Brief History of Securities Laws
The states got into the act first. Massachusetts enacted a law in the 1850s that regulated the sale of railroad stock. In 1911, Kansas adopted the first securities statute with a broad application to protect the welfare of its citizens from unscrupulous promoters of securities. A handful of states followed suit. There were constitutional challenges to these states regulation of securities that were defeated in 1917, which opened the way for the wholesale adoption of state regulatory controls. Today, each state has some form of securities regulation.
State securities laws were a great starting point in protecting investors from fraud and abuse, but something more was needed. Congressional hearings into the cause of the Great Depression uncovered that one-half of the total sales of securities during the 1920s proved to be worthless due to massive fraud, abuse of trust, and lack of disclosure standards. State regulation was largely ineffective due to lack of resources and the fact that people committing these crimes were moving from state to state to avoid getting caught.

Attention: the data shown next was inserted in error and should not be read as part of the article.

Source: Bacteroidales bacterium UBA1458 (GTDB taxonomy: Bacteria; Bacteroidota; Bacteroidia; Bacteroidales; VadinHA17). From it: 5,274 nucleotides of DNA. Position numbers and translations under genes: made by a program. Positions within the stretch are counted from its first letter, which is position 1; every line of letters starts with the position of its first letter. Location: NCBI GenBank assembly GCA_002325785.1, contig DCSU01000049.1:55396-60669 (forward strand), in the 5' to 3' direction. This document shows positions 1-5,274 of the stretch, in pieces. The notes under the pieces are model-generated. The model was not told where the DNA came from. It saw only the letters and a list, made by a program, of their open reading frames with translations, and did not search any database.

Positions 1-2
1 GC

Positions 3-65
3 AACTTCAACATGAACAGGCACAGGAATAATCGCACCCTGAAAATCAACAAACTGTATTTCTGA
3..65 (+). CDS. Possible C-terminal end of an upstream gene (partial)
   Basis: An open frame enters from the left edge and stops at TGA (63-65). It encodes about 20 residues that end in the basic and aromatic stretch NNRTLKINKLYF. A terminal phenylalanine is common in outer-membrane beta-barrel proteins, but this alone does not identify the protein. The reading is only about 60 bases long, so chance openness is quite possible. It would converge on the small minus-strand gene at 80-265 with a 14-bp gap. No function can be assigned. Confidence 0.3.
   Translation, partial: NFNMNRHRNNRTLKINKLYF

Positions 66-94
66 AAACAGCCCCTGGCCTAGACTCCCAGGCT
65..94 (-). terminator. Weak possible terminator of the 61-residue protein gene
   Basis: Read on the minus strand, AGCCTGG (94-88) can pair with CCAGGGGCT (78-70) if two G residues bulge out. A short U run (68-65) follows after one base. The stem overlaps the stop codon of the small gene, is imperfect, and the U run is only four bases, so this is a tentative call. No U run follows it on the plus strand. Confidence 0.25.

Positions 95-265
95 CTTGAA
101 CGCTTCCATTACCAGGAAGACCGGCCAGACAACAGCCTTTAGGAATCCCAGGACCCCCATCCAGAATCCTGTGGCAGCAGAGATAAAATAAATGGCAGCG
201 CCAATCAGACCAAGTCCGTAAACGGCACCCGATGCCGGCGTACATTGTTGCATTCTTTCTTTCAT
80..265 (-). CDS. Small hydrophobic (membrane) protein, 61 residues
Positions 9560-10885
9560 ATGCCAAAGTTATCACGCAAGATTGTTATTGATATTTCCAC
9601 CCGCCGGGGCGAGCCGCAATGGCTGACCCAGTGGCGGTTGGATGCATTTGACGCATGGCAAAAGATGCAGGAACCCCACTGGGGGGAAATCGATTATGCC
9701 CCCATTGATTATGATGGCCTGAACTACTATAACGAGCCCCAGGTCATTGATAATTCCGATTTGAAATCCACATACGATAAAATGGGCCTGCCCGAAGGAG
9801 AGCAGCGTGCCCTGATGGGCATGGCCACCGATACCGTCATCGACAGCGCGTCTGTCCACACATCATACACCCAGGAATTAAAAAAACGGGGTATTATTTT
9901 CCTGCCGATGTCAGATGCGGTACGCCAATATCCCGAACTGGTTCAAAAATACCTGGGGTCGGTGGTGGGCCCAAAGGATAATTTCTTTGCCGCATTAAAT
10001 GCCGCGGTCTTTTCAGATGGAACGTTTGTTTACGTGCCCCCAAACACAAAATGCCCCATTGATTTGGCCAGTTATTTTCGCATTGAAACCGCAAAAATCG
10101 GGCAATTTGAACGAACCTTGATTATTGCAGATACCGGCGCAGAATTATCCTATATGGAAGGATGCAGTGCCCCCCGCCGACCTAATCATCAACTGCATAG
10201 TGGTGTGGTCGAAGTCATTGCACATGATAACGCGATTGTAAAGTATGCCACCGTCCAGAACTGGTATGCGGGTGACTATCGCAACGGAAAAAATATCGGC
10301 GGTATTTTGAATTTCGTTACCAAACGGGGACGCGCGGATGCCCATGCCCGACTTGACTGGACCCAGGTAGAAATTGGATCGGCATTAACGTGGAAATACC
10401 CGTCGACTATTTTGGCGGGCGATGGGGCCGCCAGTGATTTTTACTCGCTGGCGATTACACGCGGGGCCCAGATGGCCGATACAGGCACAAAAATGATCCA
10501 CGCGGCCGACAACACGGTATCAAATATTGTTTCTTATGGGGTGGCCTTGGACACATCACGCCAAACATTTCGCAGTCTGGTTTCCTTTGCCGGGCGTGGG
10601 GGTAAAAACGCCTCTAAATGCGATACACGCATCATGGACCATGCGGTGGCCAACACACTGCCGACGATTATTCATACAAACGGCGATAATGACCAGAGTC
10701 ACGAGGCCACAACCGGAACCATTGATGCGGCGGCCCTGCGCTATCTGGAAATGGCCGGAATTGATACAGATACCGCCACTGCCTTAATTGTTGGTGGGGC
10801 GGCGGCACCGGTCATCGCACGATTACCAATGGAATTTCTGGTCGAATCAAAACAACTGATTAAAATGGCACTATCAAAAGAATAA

One of the first things President Roosevelt did when he got in to office was to urge Congress to adopt legislation controlling the issuance and sale of securities. One of the first pieces of New Deal legislation was the Securities Act of 1933 (33 Act), which created the Securities and Exchange Commission (SEC) and instituted a process for federal registration of securities and an administrative process to review securities offerings.
Curiously enough, while other New Deal legislation created federal bureaucracies that supplanted state services, the creation of this new federal review mechanism of securities also left in place the existing state securities laws. This concurrent jurisdiction over securities created, in many cases, a dual registration process at the federal and state level that still exists today.
Since 1933, issuers of securities either had to register their securities or qualify for an exemption from registration. Securities registration is an expensive and time-consuming process. Rather than filing a public registration, most small companies use an exemption from registration provided, in part, by Regulation D of the 33 Act.